Arthritis Meds Less Effective in the Obese Population

Published:November 29th, 2010

Arthritis medications can be less effective in treating obese patients with joint pains compared to those people who have normal weight, according a new study published by Arthritis and Rheumatism.

As stated in the aforementioned study, adipose tissue is known to have a immunomodulating or inflammatory effect in arthritis.  However, the exact mechanism how this immunomodulation occurs is still unknown.   In this particular study, 89 patients suffering from rheumatoid arthritis were recruited by researchers to take infiximab, a joint pain medication.  They were then observed for a period of 16 weeks. After the observation period, the obese patients having a higher body mass index and rheumatoid arthritis were noted to be less responsive to the effect of infiximab compared to those patients with lower body mass index.   Thus, the reasearchers concluded that fat tissues play a role in the development of rheumatoid arthritis.  Furthermore, other implications of this study include the possibility of obese patients to have less noticeable improvement with the treatment of other TNF-antagonists like infiximab such as etanercept, adalimumab and golimumab.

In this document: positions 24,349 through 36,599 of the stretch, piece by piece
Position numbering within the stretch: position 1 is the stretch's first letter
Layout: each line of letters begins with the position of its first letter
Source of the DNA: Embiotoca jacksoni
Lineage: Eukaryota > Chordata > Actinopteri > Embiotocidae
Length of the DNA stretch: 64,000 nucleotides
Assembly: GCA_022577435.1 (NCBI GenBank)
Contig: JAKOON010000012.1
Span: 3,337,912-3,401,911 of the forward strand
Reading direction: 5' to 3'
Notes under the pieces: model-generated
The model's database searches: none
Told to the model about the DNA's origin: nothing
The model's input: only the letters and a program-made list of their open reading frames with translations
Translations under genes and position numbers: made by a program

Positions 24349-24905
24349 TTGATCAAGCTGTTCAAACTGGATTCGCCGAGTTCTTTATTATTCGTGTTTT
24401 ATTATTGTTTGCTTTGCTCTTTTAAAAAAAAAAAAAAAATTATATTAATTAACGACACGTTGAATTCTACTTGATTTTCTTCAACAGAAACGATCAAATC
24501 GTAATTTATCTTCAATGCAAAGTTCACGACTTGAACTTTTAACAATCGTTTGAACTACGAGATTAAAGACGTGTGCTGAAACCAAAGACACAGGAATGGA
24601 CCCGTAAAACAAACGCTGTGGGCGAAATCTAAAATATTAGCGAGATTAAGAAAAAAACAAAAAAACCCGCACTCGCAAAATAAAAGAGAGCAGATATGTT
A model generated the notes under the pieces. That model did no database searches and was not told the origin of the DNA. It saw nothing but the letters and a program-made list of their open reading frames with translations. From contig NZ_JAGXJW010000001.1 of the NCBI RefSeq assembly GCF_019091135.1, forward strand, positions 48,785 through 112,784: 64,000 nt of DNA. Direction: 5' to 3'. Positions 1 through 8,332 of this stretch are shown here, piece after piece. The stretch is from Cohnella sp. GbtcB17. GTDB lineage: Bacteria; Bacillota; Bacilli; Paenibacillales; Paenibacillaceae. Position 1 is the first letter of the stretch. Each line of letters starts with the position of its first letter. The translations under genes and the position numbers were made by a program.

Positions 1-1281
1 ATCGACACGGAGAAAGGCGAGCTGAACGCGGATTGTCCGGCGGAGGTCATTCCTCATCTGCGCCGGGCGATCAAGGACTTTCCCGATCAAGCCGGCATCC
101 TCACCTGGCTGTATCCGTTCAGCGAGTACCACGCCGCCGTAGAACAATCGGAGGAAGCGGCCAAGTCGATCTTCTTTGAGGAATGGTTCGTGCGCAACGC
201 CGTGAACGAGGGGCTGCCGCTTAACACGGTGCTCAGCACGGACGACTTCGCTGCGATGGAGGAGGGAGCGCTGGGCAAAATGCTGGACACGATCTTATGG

And as a result of this study, the researchers have suggested a larger study that can confirm the role of excess fats and obesity in the development of joint inflammation seen in patients with rheumatoid arthritis. Furthermore, their study also implied additional studies that can discover the exact mechanism how fats produce this kind of joint problem.

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